What did the HITECH Act do?

A new NBER working paper by David Dranove and colleagues examines some of the effects of the HITECH Act, which was intended to promote the adoption and expansion of use of electronic medical records (EMRs).

As of 2008, about 48 percent of independent hospitals and 55 percent of system hospitals had adopted at least one of two advanced EMR technologies, physician documentation (PD) and computerized practitioner order entry (CPOE). By 2011, these adoption rates for both independent and system members had risen to 77 percent. […]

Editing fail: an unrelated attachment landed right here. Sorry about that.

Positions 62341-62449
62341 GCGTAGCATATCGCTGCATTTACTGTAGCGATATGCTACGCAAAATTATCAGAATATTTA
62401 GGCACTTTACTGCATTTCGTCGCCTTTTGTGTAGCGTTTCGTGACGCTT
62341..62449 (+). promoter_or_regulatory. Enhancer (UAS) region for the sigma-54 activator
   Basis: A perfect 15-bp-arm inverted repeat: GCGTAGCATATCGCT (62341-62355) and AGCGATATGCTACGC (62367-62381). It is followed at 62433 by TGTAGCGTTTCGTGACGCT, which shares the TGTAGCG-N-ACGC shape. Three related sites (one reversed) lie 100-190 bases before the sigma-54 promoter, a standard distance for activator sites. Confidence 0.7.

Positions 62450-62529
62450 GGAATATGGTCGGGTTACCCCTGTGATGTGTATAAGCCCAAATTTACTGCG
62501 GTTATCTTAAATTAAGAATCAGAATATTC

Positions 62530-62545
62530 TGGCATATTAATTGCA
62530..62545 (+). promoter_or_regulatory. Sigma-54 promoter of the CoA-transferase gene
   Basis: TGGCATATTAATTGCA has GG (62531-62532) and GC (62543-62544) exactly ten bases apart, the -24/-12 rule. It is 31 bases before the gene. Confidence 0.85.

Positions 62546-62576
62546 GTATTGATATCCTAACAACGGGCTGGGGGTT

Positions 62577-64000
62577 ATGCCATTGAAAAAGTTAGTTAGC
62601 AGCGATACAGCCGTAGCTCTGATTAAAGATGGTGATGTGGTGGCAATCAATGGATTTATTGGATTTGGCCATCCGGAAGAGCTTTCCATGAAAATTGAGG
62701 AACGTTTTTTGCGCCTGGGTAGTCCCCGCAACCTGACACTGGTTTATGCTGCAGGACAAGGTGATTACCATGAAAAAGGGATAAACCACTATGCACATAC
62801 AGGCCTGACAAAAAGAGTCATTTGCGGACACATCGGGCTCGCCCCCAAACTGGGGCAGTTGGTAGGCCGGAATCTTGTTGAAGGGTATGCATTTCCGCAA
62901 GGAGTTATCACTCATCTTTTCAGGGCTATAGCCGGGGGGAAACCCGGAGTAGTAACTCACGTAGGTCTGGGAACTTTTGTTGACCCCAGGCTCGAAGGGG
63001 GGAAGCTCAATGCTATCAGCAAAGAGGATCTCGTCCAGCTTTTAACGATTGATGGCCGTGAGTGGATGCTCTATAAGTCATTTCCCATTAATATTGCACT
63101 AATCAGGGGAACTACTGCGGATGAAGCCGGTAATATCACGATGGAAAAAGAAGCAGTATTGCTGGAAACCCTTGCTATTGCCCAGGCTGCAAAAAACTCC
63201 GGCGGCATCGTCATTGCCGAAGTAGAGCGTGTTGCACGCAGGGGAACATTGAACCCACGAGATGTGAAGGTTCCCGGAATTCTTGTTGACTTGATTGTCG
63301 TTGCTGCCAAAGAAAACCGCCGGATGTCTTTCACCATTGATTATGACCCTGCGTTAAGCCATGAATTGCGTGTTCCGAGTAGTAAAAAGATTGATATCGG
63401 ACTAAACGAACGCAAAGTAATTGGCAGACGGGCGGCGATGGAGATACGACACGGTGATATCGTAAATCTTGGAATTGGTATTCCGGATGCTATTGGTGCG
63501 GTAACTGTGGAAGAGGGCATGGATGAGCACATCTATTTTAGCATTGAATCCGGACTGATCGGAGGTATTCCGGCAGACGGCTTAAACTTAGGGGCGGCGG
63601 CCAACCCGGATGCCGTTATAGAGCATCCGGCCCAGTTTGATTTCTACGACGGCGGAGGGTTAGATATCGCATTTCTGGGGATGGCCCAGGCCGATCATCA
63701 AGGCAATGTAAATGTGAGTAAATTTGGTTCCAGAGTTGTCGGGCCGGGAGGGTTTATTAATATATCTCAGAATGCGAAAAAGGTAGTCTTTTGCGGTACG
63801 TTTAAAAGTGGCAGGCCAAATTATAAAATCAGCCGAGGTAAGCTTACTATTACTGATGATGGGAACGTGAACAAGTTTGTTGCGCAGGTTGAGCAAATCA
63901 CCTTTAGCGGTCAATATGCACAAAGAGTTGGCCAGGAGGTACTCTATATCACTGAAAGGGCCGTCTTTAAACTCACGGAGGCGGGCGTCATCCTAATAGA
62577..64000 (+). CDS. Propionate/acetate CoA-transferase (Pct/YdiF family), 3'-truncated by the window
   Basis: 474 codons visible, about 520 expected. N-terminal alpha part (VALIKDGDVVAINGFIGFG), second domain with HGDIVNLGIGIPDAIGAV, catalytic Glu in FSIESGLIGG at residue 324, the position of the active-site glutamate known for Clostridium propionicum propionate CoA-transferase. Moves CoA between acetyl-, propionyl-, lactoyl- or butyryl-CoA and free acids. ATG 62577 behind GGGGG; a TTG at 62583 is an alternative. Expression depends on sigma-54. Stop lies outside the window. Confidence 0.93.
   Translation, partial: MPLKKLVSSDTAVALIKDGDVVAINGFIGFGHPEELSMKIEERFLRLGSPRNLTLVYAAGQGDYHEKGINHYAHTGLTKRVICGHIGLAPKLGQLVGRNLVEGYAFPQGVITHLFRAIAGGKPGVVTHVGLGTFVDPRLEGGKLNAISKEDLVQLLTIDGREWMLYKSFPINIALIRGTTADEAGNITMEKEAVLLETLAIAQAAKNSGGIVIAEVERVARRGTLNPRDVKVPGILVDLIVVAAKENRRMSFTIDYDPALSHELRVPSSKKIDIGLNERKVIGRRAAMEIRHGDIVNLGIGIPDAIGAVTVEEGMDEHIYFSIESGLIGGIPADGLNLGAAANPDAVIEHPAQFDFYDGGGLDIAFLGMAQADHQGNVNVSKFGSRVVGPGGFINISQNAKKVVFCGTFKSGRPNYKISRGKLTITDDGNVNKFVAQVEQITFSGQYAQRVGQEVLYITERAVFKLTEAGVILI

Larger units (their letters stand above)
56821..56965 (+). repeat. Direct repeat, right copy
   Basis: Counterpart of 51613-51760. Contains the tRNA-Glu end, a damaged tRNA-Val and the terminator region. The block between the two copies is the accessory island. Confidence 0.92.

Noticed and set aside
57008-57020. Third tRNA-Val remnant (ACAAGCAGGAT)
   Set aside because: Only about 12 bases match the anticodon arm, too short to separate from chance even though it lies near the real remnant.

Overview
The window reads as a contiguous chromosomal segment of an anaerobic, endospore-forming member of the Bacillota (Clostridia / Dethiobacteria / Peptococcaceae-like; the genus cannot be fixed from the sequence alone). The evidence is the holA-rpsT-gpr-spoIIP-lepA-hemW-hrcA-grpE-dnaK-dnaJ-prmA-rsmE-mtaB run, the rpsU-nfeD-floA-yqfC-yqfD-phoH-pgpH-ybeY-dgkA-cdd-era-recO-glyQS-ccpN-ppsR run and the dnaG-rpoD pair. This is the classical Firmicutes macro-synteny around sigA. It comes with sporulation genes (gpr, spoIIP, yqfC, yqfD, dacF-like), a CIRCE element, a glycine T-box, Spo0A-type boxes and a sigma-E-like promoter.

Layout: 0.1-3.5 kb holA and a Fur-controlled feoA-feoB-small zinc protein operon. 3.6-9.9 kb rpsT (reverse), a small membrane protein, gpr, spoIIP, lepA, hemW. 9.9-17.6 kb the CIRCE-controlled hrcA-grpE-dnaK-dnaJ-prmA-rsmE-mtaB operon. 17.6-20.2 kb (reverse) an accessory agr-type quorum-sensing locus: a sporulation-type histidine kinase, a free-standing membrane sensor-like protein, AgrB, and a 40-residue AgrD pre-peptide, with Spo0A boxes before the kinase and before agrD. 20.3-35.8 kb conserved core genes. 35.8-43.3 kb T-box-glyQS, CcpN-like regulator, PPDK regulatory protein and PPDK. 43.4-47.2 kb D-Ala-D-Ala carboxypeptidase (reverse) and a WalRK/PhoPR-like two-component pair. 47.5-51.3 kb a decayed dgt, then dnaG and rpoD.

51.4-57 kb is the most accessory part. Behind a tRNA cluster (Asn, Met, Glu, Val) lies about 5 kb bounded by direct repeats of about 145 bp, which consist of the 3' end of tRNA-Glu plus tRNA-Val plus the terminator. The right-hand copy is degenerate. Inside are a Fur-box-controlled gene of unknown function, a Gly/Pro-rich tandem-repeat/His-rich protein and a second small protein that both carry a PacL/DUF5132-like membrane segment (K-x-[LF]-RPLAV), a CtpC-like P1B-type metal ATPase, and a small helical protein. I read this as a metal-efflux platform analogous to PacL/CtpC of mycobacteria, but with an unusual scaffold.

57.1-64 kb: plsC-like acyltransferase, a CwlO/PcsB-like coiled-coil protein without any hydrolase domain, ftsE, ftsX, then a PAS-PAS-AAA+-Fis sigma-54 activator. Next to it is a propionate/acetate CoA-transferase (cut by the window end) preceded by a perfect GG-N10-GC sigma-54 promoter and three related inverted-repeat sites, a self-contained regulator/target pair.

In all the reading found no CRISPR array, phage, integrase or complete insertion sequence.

Absent HITECH incentives, we estimate that the adoption rate would have instead been 67 percent. Thus, HITECH promoted adoption among independent hospitals by an additional 10 percentage points. While this may seem like a substantial effect, when we consider that HITECH funds were available for all hospitals and not just marginal adopters, we estimate that the cost of generating an additional adoption was $48 million, which is more than enough to cover the cost of a generous EMR system. We also estimate that in the absence of HITECH incentives, the 77 percent adoption rate would have been realized by 2013, just 2 years after the date achieved due to HITECH.

Their figure that shows the latter point is below.



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